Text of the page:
Freemasons Lodge for Officers of the Household Brigade
Household Brigade Lodge No 2614 is a Freemasons’ Lodge, which draws its membership from serving and retired Officers of the Household Brigade.
Household Brigade Lodge holds three meetings a year, during the evening of the first Tuesdays in March, October and December.
Following the Meetings, members and guests then dine at one of the Clubs in St James’s.
Today, as it has done for over 120 years, Household Brigade Lodge provides a convivial atmosphere for members and visitors to enjoy Freemasonry and to continue their association with the Household Brigade.
With their shared culture of tradition and ceremony, as well as their principles of respect, integrity and trust, it is not surprising that there have been close links between Freemasonry and members of the Armed Forces since the earliest days of organised Freemasonry.
Household Brigade No 2614 was granted a Warrant on 30 April 1896 and consecrated on 14 May 1896, originally for Officers who had held Regular Commissions in the Household Brigade. Since then the membership has been extended to include Officers with any Commission of three years or more in the two Household Cavalry and five Foot Guards Regiments, Officers attached to those aforementioned and sons of Regimental members.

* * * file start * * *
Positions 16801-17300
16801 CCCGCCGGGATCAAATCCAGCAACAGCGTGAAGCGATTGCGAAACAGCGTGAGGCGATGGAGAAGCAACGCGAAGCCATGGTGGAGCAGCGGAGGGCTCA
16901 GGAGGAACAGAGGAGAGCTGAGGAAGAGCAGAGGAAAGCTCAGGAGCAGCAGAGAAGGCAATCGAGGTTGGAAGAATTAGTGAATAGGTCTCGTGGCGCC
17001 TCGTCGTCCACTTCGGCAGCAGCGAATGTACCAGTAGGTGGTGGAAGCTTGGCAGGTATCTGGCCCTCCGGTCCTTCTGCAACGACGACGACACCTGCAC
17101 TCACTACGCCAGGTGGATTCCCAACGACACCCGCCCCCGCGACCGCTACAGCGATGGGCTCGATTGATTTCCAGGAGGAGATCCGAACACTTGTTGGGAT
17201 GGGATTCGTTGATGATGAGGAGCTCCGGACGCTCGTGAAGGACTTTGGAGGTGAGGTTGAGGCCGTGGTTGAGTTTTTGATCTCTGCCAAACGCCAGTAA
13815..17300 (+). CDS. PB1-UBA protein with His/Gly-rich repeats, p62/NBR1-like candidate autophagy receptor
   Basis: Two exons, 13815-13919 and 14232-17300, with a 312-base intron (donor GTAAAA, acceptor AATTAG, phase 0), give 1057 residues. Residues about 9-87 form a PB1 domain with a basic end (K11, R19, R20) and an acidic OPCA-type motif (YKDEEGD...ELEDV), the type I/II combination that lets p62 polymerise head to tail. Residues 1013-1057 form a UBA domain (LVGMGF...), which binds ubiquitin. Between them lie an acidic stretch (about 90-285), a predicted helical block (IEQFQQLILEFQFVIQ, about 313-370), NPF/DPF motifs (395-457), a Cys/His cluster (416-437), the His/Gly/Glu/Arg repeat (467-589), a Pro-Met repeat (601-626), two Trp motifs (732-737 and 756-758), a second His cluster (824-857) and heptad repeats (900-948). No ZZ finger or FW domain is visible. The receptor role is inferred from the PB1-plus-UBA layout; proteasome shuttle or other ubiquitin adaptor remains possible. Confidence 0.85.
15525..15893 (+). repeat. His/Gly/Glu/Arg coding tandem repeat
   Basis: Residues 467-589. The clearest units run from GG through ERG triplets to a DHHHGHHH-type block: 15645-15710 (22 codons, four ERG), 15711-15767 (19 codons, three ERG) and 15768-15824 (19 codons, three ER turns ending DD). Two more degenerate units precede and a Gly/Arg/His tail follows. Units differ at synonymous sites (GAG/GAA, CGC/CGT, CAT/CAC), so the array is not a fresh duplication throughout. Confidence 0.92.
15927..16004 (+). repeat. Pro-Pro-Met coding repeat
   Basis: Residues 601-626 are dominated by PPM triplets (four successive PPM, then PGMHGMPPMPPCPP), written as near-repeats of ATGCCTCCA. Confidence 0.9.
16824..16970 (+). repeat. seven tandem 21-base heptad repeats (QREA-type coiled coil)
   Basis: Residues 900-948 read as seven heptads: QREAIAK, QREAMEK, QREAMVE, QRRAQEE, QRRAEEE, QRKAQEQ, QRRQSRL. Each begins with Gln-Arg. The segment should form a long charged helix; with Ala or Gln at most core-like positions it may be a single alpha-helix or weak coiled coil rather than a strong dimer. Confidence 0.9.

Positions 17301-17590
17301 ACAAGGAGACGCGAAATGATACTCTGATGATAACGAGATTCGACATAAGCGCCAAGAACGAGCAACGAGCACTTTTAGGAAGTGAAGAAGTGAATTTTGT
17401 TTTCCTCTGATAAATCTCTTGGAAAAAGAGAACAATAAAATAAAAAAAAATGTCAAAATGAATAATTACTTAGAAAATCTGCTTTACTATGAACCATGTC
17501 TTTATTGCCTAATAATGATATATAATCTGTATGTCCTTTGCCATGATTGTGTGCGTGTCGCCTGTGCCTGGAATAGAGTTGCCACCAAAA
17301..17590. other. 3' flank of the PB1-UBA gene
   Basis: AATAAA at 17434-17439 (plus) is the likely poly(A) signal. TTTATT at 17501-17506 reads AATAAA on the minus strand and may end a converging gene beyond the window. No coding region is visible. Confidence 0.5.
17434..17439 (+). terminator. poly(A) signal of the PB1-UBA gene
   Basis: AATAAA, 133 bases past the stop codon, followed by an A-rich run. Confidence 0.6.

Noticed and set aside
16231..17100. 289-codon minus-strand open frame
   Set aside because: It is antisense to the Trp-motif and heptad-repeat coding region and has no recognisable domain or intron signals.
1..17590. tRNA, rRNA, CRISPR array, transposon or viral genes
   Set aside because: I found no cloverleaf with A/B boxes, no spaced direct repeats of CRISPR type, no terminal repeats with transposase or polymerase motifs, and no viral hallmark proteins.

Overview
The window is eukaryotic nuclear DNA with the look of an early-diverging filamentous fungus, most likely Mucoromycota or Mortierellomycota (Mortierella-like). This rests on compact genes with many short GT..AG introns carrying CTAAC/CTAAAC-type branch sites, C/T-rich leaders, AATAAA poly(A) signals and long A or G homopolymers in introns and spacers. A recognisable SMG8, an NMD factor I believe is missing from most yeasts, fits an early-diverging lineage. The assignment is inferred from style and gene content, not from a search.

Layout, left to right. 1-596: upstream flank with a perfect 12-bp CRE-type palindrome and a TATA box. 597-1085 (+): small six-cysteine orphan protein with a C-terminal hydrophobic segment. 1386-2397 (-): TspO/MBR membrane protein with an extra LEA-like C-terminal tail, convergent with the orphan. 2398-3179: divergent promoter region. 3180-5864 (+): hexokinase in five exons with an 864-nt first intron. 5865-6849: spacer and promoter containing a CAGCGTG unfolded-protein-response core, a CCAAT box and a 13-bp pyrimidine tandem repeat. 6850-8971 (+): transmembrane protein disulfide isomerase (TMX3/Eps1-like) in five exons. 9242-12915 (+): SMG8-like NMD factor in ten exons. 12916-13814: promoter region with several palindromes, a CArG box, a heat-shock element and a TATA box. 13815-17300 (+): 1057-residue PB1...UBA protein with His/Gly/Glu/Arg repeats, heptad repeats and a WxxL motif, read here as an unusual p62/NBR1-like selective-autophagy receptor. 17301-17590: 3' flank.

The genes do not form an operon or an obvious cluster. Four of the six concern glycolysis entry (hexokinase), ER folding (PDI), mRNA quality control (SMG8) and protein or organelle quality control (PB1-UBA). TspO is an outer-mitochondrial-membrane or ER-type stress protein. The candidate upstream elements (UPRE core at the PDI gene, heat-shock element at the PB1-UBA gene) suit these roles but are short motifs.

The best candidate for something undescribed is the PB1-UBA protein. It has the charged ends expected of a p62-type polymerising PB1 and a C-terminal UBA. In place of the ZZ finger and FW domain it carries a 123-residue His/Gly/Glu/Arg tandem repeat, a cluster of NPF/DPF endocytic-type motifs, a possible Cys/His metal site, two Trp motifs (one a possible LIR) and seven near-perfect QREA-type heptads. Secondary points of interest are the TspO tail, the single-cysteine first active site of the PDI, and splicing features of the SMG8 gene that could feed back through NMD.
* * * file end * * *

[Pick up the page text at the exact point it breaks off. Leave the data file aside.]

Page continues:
The Lodge’s consecration in 1896 was presided over by Field Marshal HRH The Prince of Wales, Grenadier Guards, who became the first permanent Master of the Lodge and remained so until he ascended the throne as King Edward VII in 1901. King Edward VII’s brother, HRH The Duke of Connaught and Strathearn, became permanent Master of the Lodge in 1908 and held that position until 1942.
During those years, HRH The Prince of Wales (later King Edward VIII) was initiated into the Lodge in 1919 and HRH The Duke of York (later King George VI), having been initiated into Navy Lodge in 1919, became a member in 1936.
Of the many past members, others of particular note are: Field Marshal Earl Kitchener of Khartoum, Irish Guards; Colonel The Earl of Harewood, Grenadier Guards, son-in-law of King George V; and Major General Sir Allan Adair, Grenadier Guards, General Officer Commanding The Guards Armoured Division during the World War II.
A Founders’ Jewel was struck incorporating designs from the founding regiments, namely The Life Guards, The Royal Horse Guards, The Grenadier Guards, The Coldstream Guards and the Scots Guards.